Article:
Afib: oral anticoagulant use tied to lower risk for dementia

  • Mongkhon P & al.
  • Heart Rhythm
  • 10 Jan 2020

  • curated by Sarfaroj Khan
  • UK Clinical Digest
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Takeaway

  • In patients with atrial fibrillation (Afib), the use of oral anticoagulants (OACs) was associated with a lower risk for dementia/cognitive impairment (CI) compared with non-OACs and antiplatelet use.

Why this matters

  • Current evidence is insufficient to determine whether direct OAC (DOACs) treatment offers a neuroprotective effect on cognition in patients with Afib and findings warrant further studies including randomised clinical trials.

Study design

  • Retrospective cohort study included 84,521 patients with newly diagnosed Afib using data from The Health Improvement Network (THIN) database.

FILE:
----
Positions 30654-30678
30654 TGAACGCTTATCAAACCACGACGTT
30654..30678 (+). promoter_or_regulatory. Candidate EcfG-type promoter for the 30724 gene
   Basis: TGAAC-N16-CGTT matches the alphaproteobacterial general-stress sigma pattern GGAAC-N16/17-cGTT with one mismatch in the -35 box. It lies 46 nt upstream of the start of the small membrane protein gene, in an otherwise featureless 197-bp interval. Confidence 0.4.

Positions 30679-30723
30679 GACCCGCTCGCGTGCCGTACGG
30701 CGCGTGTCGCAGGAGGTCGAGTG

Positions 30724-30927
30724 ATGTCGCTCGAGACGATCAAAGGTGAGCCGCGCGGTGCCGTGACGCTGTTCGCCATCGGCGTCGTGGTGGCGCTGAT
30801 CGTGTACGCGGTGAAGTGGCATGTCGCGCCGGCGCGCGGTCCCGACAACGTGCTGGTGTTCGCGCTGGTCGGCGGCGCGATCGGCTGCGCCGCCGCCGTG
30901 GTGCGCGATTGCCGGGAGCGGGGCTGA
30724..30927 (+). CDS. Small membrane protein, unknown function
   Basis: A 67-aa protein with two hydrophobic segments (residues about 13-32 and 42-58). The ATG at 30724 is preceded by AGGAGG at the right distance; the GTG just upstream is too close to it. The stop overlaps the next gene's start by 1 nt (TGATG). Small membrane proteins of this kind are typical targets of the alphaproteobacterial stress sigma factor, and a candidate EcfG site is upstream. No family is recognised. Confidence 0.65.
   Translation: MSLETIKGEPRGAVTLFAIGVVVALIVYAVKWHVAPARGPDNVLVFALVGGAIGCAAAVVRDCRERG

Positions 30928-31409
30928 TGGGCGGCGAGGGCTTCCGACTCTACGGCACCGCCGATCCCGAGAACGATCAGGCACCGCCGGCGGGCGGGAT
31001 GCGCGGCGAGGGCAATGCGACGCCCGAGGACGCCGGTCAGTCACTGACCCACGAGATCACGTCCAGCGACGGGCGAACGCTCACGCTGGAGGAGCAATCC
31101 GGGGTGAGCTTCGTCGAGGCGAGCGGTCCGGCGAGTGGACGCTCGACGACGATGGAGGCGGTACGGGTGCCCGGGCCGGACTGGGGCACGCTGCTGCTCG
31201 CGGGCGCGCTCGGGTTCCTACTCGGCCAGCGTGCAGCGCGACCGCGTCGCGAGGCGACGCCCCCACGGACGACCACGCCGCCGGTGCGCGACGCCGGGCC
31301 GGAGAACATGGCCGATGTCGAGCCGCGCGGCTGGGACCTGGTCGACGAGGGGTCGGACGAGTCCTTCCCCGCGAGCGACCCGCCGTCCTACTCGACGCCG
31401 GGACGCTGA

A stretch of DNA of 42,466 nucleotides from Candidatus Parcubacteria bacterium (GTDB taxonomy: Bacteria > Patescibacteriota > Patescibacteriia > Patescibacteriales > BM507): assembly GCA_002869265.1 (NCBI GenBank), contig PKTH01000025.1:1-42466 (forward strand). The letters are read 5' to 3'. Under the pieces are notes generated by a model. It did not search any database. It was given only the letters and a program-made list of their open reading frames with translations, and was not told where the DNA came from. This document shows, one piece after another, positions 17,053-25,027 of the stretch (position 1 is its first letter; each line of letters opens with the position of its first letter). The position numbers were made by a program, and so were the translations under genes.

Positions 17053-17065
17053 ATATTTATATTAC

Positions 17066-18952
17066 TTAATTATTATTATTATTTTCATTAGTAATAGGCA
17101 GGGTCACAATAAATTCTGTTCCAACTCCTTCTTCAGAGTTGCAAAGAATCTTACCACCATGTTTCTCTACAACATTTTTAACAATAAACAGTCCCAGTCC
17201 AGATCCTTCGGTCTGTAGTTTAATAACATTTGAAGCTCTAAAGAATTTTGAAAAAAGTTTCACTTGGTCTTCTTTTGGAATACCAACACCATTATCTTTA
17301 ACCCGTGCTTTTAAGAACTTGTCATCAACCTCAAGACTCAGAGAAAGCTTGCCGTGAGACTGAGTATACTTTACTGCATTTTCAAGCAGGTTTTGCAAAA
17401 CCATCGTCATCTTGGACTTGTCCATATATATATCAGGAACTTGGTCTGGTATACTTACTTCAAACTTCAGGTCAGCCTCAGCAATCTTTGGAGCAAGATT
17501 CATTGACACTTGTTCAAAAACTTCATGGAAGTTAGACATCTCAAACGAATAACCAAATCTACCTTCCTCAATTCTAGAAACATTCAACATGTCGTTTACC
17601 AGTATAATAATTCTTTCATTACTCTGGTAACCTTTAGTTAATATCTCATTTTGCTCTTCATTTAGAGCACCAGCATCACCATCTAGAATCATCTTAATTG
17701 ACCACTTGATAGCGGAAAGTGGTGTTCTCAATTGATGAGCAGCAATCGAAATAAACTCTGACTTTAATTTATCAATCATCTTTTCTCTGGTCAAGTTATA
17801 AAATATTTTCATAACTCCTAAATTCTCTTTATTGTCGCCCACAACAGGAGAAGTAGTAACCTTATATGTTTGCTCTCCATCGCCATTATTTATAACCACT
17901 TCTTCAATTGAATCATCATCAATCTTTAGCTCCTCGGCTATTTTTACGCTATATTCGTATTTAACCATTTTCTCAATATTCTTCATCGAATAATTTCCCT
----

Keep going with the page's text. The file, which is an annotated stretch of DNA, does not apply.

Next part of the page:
• Main outcome: composite of new-onset dementia/CI.
  • Funding: University of Hong Kong Seed Fund and others.

Key results

  • Of 84,521 patients with Afib, 35,245 received OAC treatment, 49,276 received no OAC treatment, and of these, 29,282 patients received antiplatelet treatment.
  • Over a mean follow-up of 5.9 years, incidence rates of dementia/CI were lower in the OAC vs non-OAC group (12.1 vs 13.3 per 1000 person-years).
  • OAC group had a lower risk for dementia/CI compared with non-OAC (HR, 0.90; 95% CI, 0.85-0.95; P<.001 and antiplatelet ci p group.>
  • No significant difference was observed in dementia risk between DOACs vs warfarin (HR, 0.89; 95% CI, 0.70-1.14; P=.373) group.
  • Dual therapy (OAC plus antiplatelet agent) linked with a higher risk for dementia/CI compared with no treatment (HR, 1.17; 95% CI, 1.05-1.31; P=.006).

Limitations

  • Retrospective design.
  • Risk of residual confounding.